primers backing out??


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Encoreman
April 28, 2008, 01:04 AM
Hope this doesn't sound stupid. I shot a couple of primed brass, no powder or bullets and the primers backed out enough to keep cylinder from turning easily. Shot 6 rounds of loaded ammo right behind and no primer back out. Any ideas as to why this occurred? Thanks Mac. I hope this is in correct category.

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Jim March
April 28, 2008, 01:16 AM
Sounds like a wheelgun question to me.

Yeah, what's happening is, primers ALWAYS back out, but recoil slams them back in again right away.

Seriously.

What you did is, you took out the recoil :).

Virginian
April 28, 2008, 05:15 AM
Interesting theory Jim. I always figured that the charge going off kept the casing pushed back so the primer didn't back out, like on a blank, but I would like to see a high speed photo to see if the primers really do back out and then get reseated.

Jim March
April 28, 2008, 05:17 AM
T'ain't theory.

Stop and think: what else would explain what this guy is seeing?

Problem is, I can't recall where I read this :).

SDC
April 28, 2008, 07:35 AM
Ditto; you also occasionally see the same thing happen with very light "powderpuff" loads, as the recoil generated isn't enough to re-seat the primers.

Encoreman
April 28, 2008, 08:06 AM
Well that explains it, but I would have never thought this happened. Could not this reinstalling or pushing back in not flatten the primer as some do? Just thinking aloud. I wasn't exactly honest, to start with I was shooting paraffin wax bullets with only a primer. I noticed that a few primers backed out enough to almost lock-up the cylinder. I then shot a couple of primed brass without bullet to see if it would back out and they did. Thanks guys!!

Ben Shepherd
April 28, 2008, 08:21 AM
Mr. March hit it.

Virginian
April 28, 2008, 08:37 AM
I am not saying anyone is wrong, but I sure would like to see some high speed photos.

Rangegod
April 28, 2008, 09:13 AM
If you want to shoot wax or rubber bullets, drill out the flash holes to prevent primer set back.

Caution: Do not use the modified cases for normal reloads.

JAC

spwenger
April 28, 2008, 09:16 AM
I wasn't exactly honest, to start with I was shooting paraffin wax bullets with only a primer.
...Flash holes on cases used to shoot paraffin bullets can be reamed out to approximately 1/8" to prevent the primers from backing out. If you do this, he cautioned, you must mark those cases so that they do not get reloaded as live ammo.

Bill's classic book, No Second Place Winner, devotes an entire chapter to these and similar practice rounds.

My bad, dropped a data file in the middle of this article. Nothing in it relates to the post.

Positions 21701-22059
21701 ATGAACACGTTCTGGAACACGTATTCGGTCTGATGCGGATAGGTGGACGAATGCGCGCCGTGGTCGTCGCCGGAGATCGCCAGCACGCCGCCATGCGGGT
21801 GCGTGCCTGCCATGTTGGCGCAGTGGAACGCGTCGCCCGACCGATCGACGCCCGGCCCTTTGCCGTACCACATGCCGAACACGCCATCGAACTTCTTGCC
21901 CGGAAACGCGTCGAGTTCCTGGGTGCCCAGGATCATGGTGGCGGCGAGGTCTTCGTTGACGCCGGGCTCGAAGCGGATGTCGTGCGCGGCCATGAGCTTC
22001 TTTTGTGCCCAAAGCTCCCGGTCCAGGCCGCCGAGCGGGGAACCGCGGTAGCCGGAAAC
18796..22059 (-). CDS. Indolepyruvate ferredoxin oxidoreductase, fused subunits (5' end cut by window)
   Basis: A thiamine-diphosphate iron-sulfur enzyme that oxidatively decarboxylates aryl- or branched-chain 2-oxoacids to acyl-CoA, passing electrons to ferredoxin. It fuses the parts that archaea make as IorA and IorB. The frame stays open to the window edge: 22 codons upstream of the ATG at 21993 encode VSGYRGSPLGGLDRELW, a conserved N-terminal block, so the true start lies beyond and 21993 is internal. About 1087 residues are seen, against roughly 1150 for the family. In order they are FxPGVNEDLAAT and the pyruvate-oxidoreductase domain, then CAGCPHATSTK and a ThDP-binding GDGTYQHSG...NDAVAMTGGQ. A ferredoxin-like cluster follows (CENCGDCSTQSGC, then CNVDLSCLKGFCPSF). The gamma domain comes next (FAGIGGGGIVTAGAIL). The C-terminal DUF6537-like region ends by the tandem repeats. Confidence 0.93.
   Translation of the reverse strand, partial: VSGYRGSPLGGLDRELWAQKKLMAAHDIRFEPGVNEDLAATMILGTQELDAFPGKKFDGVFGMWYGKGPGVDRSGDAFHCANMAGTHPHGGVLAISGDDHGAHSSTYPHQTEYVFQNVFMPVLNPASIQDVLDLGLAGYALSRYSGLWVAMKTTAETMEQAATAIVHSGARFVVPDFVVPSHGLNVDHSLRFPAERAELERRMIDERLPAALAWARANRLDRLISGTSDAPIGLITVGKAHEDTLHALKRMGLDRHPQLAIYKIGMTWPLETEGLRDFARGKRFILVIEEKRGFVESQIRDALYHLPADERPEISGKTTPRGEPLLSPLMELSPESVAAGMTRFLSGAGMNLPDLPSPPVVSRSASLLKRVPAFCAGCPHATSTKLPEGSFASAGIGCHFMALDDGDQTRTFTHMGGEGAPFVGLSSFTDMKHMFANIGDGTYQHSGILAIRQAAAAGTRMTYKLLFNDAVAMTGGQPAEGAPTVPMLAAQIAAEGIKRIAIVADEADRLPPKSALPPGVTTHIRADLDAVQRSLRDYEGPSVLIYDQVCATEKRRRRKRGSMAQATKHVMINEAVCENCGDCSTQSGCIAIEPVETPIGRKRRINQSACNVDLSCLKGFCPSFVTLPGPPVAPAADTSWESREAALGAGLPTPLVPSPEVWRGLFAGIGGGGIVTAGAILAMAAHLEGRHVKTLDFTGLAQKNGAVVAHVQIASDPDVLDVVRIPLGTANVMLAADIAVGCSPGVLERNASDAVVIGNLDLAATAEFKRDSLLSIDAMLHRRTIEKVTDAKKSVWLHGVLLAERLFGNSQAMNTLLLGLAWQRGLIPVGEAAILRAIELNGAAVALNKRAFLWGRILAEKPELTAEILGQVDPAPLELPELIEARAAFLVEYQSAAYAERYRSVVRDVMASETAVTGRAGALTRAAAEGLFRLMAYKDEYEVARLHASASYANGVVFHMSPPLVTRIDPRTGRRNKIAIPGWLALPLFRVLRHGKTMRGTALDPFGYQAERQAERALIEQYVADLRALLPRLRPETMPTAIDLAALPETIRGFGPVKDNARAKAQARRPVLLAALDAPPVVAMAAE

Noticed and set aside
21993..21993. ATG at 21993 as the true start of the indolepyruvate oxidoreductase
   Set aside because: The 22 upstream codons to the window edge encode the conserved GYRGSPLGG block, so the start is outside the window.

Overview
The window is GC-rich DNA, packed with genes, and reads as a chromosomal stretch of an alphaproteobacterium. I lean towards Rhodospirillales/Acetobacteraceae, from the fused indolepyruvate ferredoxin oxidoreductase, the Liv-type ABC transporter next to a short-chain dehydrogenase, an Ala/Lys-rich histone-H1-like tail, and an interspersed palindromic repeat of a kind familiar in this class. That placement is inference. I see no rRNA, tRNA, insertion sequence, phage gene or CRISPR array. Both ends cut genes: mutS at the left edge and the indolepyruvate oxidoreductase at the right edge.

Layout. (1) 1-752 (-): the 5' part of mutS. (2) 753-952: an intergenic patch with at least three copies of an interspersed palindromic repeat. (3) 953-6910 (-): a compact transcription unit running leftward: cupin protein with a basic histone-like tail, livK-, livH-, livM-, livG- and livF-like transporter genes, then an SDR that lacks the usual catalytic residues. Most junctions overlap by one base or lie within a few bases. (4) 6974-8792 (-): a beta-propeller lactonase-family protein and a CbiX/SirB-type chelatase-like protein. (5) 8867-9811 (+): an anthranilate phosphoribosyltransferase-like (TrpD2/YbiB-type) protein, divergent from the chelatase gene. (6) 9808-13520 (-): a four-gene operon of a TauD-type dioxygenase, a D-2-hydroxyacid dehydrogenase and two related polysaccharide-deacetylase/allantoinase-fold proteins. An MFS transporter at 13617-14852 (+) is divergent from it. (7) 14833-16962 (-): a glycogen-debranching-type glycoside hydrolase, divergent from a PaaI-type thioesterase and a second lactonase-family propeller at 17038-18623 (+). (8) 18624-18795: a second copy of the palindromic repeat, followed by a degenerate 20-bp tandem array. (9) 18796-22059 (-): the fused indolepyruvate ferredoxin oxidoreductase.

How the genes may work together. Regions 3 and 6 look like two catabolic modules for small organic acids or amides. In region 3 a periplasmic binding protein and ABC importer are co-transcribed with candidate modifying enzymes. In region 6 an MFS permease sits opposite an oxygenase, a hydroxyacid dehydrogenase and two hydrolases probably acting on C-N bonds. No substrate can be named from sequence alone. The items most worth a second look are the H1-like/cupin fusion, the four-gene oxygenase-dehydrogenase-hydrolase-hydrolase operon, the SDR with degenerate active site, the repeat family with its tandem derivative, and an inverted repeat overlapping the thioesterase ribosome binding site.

rcmodel
April 28, 2008, 12:42 PM
+1

Exactly as Mr. March, Mr. Jordan, and several others have said.

When a revolver is fired, the firing pin drives the cartride fully forward into the chamber, and the primer ignites as the hammer rebounds.

Pressure inside the primer pocket raises instantly high enough to unseat the primer.

Without any chamber pressure to drive the case back, the primer remains unseated, and ties up the gun.

If you drill out the flash hole as recommended by Bill Jordan, there is not enough pressure in the primer pocket to unseat the primer.

A more modern example can be seen in the lead-free ammo now being loaded.

Some of it has nearly 1/8" flash holes to lower primer pocket pressure and prevent gun damage from the primers backing out forcefully with the more viloent "lead-free" primer compound.

There were problems with breach-face peening from the backed-out primers slamming into them so hard until the flash-holes were enlarged to prevent it.

rcmodel

Mal H
April 28, 2008, 01:11 PM
Yep - what they all said. In fact that "phenomenon" happens with almost all firearms that have any headspace at all, some more than others. The reason it is so obvious with revolvers is that as the OP found, it will cause the cylinder to lock up.

The Bushmaster
April 28, 2008, 04:05 PM
Put a bullet and powder in them cases and I bet they (the primers) don't back out anymore...

Walkalong
April 28, 2008, 04:41 PM
T'ain't theory.
Yep.
Put a bullet and powder in them cases and I bet they (the primers) don't back out anymore...
Yep again. :D

Vern Humphrey
April 28, 2008, 05:11 PM
Take an unprimed case and look in the primer pocket. You will notice the floor of the pocket has a lot more area than the flash hole. Most of the effect of the primer is directed at that floor -- if you could somehow detonate a primed case with nothing supporting the primer, it would come flying out.

The primer backs out even as the flash is going through the flash hole, before the powder ignites. Once the powder ignites, it slams the case back and re-seats the primer.

Encoreman
April 28, 2008, 10:04 PM
Thanks everyone. I appreciate the answers. I too would like to see a high speed photo of that happening.

rcmodel
April 29, 2008, 01:18 PM
Check out the damage primers do when they un-seat in a fire.

Notice especially the .223 primer damage in the third photo.
It didn't even blow the bullet out of the case. The powder burned out slowly through the flash hole like a little rocket engine.

But the primer popping out of the primer pocket almost put it through the sheet metal.

http://www.thehighroad.org/showpost.php?p=3845886&postcount=28

rcmodel

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